• Well you actually get to SELL your airship to NASA and others afterwards, for moar $$$. That's in addition to the $1.5 million prize money. So yeah maybe it could be worth it.

      • Well you actually get to SELL your airship to NASA and others afterwards, for moar $$$. That's in addition to the $1.5 million prize money. So yeah maybe it could be worth it.

        "What's that? Oh, it's a check for my share of the prize money? Thanks, I've really been looking forward to... uh. Where are all the zeroes? What do you mean, the prize was split between three hundred teams?

        "Crap, this thing cost me ten times that to build. Hey, listen, do you want to buy it? What? Why not? No room, you say? Well, maybe you could store it at one of your other facilities. Texas is huge, and you barely even use Alabama anymore.

        "No? Fine, screw you. I know plenty of parties other t

    • You'd need more than 1½ million to make a sucessfull GP Airship these days.

      For a full-sized airship, maybe. But this request is only for something to carry 10 kilograms; not all that much more than the high-altitude balloons that high school students keep sending up to "the edge of space".* If you're clever, I wouldn't be surprised if you could probably do it for a few tens of thousand dollars.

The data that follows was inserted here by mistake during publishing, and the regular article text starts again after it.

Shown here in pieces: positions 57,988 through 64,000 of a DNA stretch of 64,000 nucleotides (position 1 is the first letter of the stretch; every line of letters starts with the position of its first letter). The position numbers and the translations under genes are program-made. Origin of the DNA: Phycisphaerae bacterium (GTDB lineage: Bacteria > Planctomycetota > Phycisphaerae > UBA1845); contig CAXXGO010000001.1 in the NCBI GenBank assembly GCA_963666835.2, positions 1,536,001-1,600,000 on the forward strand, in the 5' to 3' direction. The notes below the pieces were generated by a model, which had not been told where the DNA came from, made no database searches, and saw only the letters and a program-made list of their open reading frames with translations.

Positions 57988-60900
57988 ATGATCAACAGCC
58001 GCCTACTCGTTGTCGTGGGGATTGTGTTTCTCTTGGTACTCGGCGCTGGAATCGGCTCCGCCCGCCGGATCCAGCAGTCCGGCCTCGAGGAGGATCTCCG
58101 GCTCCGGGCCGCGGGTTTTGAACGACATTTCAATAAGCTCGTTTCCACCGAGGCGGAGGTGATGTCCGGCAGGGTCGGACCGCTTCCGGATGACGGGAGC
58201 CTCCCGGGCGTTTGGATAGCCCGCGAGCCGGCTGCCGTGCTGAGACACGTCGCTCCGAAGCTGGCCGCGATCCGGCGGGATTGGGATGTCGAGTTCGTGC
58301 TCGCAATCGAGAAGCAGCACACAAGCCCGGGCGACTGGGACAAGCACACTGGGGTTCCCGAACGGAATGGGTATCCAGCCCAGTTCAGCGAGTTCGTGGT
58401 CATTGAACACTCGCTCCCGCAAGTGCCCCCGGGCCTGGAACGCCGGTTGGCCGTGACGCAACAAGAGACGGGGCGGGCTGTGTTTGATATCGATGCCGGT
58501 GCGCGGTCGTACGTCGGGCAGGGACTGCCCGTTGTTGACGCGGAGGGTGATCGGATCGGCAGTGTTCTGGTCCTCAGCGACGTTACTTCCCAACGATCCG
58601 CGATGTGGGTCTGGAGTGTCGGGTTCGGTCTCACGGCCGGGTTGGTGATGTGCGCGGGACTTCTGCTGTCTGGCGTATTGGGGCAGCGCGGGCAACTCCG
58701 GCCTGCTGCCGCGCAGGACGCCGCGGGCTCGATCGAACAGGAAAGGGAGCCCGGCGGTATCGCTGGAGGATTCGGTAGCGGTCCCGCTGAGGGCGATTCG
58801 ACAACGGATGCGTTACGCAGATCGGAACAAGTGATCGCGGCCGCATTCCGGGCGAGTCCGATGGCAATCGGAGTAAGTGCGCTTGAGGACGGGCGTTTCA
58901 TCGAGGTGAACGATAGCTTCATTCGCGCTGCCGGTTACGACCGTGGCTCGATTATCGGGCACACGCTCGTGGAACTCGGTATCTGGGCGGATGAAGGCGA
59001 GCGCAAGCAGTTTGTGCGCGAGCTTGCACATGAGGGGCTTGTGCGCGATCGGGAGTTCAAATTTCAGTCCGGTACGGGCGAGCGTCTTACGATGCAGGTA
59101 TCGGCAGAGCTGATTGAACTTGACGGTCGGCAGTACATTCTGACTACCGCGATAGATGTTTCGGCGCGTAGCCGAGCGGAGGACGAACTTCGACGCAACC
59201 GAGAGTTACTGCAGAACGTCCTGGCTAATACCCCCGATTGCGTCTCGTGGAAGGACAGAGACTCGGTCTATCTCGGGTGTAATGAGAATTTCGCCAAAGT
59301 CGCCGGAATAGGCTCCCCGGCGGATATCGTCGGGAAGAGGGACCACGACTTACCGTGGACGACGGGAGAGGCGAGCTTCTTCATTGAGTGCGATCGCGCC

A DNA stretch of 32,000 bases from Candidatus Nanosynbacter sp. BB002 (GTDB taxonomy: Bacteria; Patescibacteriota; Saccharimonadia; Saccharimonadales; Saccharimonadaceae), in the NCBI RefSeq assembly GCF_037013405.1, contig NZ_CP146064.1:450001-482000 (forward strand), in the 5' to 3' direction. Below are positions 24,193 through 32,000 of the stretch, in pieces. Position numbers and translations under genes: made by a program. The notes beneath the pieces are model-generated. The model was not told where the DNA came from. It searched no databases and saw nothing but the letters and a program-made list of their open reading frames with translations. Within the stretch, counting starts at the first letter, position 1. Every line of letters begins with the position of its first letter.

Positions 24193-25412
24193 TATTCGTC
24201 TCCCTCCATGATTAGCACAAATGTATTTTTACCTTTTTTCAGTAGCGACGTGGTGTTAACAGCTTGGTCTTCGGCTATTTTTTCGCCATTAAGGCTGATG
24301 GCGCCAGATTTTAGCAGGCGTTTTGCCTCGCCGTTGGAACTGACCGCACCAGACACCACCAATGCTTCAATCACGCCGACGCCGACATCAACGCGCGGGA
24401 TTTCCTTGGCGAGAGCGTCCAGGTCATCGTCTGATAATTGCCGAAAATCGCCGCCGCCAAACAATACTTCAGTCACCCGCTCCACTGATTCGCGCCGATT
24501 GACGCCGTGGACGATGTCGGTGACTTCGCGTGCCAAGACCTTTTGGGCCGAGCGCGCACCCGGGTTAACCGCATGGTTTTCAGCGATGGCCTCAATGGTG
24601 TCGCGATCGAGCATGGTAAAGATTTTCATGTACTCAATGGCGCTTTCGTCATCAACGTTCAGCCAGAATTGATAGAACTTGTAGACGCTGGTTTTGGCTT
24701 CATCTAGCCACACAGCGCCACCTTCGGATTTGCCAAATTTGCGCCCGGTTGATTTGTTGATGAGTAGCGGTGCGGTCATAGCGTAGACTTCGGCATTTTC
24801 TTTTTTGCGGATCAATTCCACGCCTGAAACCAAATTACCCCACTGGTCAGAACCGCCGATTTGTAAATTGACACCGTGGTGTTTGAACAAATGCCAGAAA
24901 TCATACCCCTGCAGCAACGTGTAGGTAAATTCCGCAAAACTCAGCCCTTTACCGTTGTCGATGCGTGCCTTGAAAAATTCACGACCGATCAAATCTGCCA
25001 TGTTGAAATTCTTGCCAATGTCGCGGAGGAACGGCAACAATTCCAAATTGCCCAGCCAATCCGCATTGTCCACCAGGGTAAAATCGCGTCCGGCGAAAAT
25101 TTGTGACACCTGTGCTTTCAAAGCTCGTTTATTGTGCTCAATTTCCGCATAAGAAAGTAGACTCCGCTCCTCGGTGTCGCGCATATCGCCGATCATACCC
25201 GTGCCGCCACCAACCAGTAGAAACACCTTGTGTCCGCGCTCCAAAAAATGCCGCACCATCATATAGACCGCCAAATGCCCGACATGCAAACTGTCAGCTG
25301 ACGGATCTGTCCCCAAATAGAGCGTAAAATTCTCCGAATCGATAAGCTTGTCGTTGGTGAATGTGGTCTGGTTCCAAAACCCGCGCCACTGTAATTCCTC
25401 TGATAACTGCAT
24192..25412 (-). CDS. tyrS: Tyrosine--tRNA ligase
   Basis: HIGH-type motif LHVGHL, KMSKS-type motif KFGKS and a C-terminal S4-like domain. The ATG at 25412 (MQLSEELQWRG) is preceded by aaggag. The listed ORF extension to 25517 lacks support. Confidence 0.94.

--
      (And, boy, am I glad that slashdot got tired and stopped posting those "students send random object to the edge of space" stories.)

  • 20km vertical, 20km range for 20hr...
    • Re: (Score:1, Informative)

      by Anonymous Coward

      It's not random. 20km vertical is one of two minima in windspeed: at 20km the wind is not the factor it is at other heights, so station-keeping is much easier.

    • I wonder how much 28km of rope weighs, could we just anchor a balloon with rope and satisfy the requirements?

  • by Anonymous Coward

    1.5 million divided between the members of those who complete Tier 2
    1 Million divided between the members of ALL teams that complete Tier1

    NASA's funding shortage is showing...

  • Obligatory (Score:3, Funny)

    by pushing-robot ( 1037830 ) on Thursday March 24, 2016 @07:18PM (#51772979)

    If it works in KSP, does that count?